Friday, December 18, 2009


Posted by Mondschein

"Ragtime" at the Neil Simon Theatre, December 6, 2009

In its first Broadway revival, Lynn Ahrens and Stephen Flaherty's epic tale of three very different American families makes a triumphant return, focusing on their excellent score.

I count myself fortunate for having seen the original production, at what is now the Hilton Theatre, even if it was late in the run (none of the original leads remained).  It was an overwhelming experience - a three story set on which they drove and destroyed a Model T Ford eight times a week.

The focus here, as I mentioned, is now on the score, not a mammoth theatrical installation, although you can't describe Derek McLane's cast iron set small. It's a nice tribute to the old Pennsylvania Station designed by Stanford White, whose personal demise is featured early in the show as Evelyn Nesbitt (Savannah Wise) is introduced.

But I digress.

This revival, while not perfect, is attentive and careful.  There have been some judicious cuts here and there and I couldn't help but feel that the book has been "massaged" a bit as well.  Director Marcia Milgrom Dodge interweaves the staging to match the interweaving of the plot lines surrounding the rich white folks from New Rochelle, the Jewish immigrants on the Lower East Side and the black folks up in Harlem in the first decade of the twentieth century from E. L. Doctorow's book.  Her general staging is thoughtful, though the choreography begs for more attention.

Performances are generally good, but some stand out more than others.  Christiane Noll's Mother takes charge, not only of Father's business while he travels to the North Pole with Admiral Perry, but of her family's story line.  She's in lovely voice and makes the role her own.  Ron Bohmer is at first a stuffed shirt, but ultimately is the only character to say "I love you" in the show. He watches puzzled and lost as the world he thought he knew and ruled falls apart in front of him.  As Younger Brother, I had high hopes for Bobby Steggart, but he seems miscast and misdirected.  This Younger Brother lacks a boiling passion within, missing the energy and restlessness needed for the role.  He seems to nearly sleepwalk through the first act. By the time he works up the courage to join Coalhouse's crusade, it seems to come from nowhere.

Robert Petkoff's Tateh, starts and finishes pretty well, but gets a bit lost along the way.  It doesn't help that the slicing of the scene prior to "Gliding"undercuts the power of the lullaby.   Stephanie Umoh is a breathtakingly beautiful Sarah.  She acts it well, but doesn't seem quite up to the vocal demands of the role.  Much the same, Quentin Earl Darrington is a linebacker-sized Coalhouse Walker, Jr. His acting is also strong, but suffers pitch problems, most severely in "Coalhouse's Soliloquy" at the beginning of Act II.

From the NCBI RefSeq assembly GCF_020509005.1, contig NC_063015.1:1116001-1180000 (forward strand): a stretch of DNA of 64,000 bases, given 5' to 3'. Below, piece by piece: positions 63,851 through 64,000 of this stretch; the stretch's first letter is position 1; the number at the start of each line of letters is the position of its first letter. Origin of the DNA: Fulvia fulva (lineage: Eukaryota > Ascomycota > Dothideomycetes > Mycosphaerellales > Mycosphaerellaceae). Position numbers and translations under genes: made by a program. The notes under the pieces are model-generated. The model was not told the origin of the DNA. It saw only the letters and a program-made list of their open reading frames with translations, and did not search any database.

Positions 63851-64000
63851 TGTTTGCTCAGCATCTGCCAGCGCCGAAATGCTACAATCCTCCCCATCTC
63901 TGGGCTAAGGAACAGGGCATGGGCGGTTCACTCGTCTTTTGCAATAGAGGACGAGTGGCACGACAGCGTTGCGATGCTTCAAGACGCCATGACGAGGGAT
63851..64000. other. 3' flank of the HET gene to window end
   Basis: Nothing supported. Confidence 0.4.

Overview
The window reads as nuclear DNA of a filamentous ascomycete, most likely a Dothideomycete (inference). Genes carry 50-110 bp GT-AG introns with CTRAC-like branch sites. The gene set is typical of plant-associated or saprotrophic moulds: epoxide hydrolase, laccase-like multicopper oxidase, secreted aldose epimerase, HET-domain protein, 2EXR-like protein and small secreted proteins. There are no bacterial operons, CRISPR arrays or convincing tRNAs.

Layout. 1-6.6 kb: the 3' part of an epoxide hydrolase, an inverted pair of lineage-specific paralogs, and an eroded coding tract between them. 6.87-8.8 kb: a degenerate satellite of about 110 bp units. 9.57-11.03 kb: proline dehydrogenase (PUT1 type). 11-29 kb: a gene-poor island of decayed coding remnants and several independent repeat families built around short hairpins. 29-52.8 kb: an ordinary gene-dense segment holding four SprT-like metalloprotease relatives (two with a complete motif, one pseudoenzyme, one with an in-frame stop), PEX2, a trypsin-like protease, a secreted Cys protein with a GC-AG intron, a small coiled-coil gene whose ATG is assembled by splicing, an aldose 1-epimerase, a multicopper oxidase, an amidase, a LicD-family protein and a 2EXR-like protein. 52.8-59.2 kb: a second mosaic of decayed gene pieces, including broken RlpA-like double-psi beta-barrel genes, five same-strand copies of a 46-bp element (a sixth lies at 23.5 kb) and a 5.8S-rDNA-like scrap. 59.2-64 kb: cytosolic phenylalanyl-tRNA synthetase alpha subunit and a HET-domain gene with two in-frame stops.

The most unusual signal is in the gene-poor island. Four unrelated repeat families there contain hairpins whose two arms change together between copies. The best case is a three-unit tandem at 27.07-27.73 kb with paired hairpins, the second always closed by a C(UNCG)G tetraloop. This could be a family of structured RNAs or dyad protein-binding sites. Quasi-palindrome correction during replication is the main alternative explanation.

I was surprised to find that this production had not really addressed the flashback to the night Coalhouse and Sarah met which is plopped rather awkwardly in the middle of Act II.  Still, the Act I moment when Sarah and Coalhouse reconcile was beautiful and heartbreaking.

Looking back over what I've just written, you'd think I didn't like it very much.  Not true - it's a lovely and moving production - not to be missed!


  1. Because Mondschein is having trouble wih the mechanics of posting, I'll paste in his enlightening response:

    Here's what I wrote:

    Broadway is first a commercial enterprise. Shorter running times = lower labor expenses per performance. How many 90 minute shows now run with no intermission? Many Broadway producers seem to follow a similar mindset of television that their audience isn't very smart, nor should they be, thus we get the likes of "Brooklyn," "Good Vibrations," and "The Woman In White," with a focus on "popular" over well-conceived or well-written.

    In the case of "Ragtime," the original was a long show which could have easily been three acts instead of two. Some of the edits made for this production are indeed prudent. Mr. Doctorow's book is quite epic in scope, so in similar fashion to the way Winnie Holzman and Stephen Schwartz carved the original book "Wicked" into the currently long-running hit, Mr. McNally, Mr. Flaherty and Ms Ahrens had the challenge to shape the enormous story into a cohesive evening of theatre. Some of the subplots proved superfluous to telling the story - - Harry Houdini's story line, in particular. A revival always brings in the advantage of 20/20 hindsight to consider events from the original production. (There was plenty to learn from the mistakes of the original producers, Live Nation, one of whom I believe has just gone to jail for some of those sins.)